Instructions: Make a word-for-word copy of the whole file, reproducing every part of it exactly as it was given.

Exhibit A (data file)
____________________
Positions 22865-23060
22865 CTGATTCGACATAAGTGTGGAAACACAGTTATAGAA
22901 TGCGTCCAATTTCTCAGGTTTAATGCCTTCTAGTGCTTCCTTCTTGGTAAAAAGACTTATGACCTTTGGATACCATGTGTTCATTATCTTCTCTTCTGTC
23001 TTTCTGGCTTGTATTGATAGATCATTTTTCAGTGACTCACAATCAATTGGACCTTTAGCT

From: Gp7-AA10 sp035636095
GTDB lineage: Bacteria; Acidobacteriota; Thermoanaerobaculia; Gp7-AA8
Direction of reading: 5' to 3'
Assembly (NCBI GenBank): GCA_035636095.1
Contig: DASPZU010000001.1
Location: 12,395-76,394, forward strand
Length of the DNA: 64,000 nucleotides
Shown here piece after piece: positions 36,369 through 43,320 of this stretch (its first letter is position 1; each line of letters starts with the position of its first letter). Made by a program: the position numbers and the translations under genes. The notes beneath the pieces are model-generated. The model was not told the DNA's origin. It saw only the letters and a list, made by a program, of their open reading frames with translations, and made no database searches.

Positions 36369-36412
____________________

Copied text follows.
Positions 22865-23060
22865 CTGATTCGACATAAGTGTGGAAACACAGTTATAGAA
22901 TGCGTCCAATTTCTCAGGTTTAATGCCTTCTAGTGCTTCCTTCTTGGTAAAAAGACTTATGACCTTTGGATACCATGTGTTCATTATCTTCTCTTCTGTC
23001 TTTCTGGCTTGTATTGATAGATCATTTTTCAGTGACTCACAATCAATTGGACCTTTAGCT

From: Gp7-AA10 sp035636095
GTDB lineage: Bacteria; Acidobacteriota; Thermoanaerobaculia; Gp7-AA8
Direction of reading: 5' to 3'
Assembly (NCBI GenBank): GCA_035636095.1
Contig: DASPZU010000001.1
Location: 12,395-76,394, forward strand
Length of the DNA: 64,000 nucleotides
Shown here piece after piece: positions 36,369 through 43,320 of this stretch (its first letter is position 1; each line of letters starts with the position of its first letter). Made by a program: the position numbers and the translations under genes. The notes beneath the pieces are model-generated. The model was not told the DNA's origin. It saw only the letters and a list, made by a program, of their open reading frames with translations, and made no database searches.

Positions 36369-36412